June 25, 2001 -- It probably won't be coming soon to a bar or urology clinic near you, but a cocktail of crushed termites, mashed ants, chili peppers, and fruits packs a Viagra-like wallop and could be a natural alternative to Pfizer's little blue pill as a treatment for erectile dysfunction, says a Cornell University plant biologist who personally vouches for the natural compound.
By Hugh O'NeilOne husband learns he's not the stuff his wife's fantasies are made of. Will his pride (and their marriage) survive? My wife and I were in bed one night, watching folksinger James Taylor on the tube, when my world was changed forever. "Now, he's my type," Jody purred hungrily.
"Pardon me, doll?" I said, sure I'd heard her wrong.
"He's my type," she repeated, suddenly aware of what she'd said and how she'd said it.
"Your type?" I croaked.
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On a trip to Venezuela, Eloy Rodriguez, PhD, was given some of the substance by his hosts to use as a spice for his food. "After I took a lot of it they looked at me with total surprise and said, 'You're going to need a doctor in the morning, because it's going to make your penis get very hard,' and they were absolutely correct. It was very powerful," says Rodriguez.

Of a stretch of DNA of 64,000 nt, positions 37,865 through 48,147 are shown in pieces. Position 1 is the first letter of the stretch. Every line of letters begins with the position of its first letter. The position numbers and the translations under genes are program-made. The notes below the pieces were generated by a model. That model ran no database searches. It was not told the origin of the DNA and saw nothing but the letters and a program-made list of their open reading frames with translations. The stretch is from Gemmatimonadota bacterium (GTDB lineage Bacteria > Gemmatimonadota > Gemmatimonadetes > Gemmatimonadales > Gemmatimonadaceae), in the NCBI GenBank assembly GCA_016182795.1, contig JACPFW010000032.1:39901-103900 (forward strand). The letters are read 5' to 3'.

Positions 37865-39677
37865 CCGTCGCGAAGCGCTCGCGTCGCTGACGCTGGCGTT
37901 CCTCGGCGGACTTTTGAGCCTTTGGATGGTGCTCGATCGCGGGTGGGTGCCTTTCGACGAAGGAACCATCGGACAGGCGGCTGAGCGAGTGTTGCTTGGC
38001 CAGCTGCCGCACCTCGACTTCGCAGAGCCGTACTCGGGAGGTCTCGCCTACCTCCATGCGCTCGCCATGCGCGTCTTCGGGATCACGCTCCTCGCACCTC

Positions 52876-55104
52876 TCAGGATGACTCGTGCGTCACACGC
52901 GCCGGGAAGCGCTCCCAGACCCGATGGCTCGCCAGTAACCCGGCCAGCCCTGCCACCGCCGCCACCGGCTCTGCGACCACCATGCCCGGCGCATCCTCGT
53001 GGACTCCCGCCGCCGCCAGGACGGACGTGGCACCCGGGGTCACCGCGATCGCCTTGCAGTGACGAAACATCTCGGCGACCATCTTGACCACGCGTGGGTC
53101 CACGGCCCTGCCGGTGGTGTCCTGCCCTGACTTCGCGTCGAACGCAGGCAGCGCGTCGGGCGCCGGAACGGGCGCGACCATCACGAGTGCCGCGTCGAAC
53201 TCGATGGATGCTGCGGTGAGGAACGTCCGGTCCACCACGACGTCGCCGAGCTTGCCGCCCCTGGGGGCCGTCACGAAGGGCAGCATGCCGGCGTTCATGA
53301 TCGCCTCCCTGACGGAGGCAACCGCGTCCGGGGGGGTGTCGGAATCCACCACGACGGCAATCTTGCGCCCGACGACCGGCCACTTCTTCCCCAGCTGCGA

You don't need a prescription for the "bio-Viagra," but you do have to travel to the Amazon region of Venezuela and ask the women of the Yequana tribe to mix up a batch of it, he says.
"Every tribe in the Amazon has a substance, extract, or mixture that they will specifically tell you is used to stimulate erection. If you go to the Caribbean you'll find the same thing. It's been there since the beginning of time. I think that in earlier times, [stimulants] must have been very important, because being the king or the ruler in power you had to be sexually quite potent and be able to maintain it."
Back in their lab in the Finger Lakes region of New York, Rodriguez and colleagues performed a chemical analysis on the mysterious potion and found that it contains chemicals similar to those found in Viagra, as well as a healthy dose of testosterone, both of which might account for the compound's impressive action. The researchers are currently exploring plant derivatives from the Caribbean island of Dominica and from the Dominican Republic that are said to have similar properties to the Yequana mixture.
"I think as one does more serious chemical research, we're going to uncover 'natural' Viagras that might even be more potent than the one that has been made synthetically," Rodriguez says.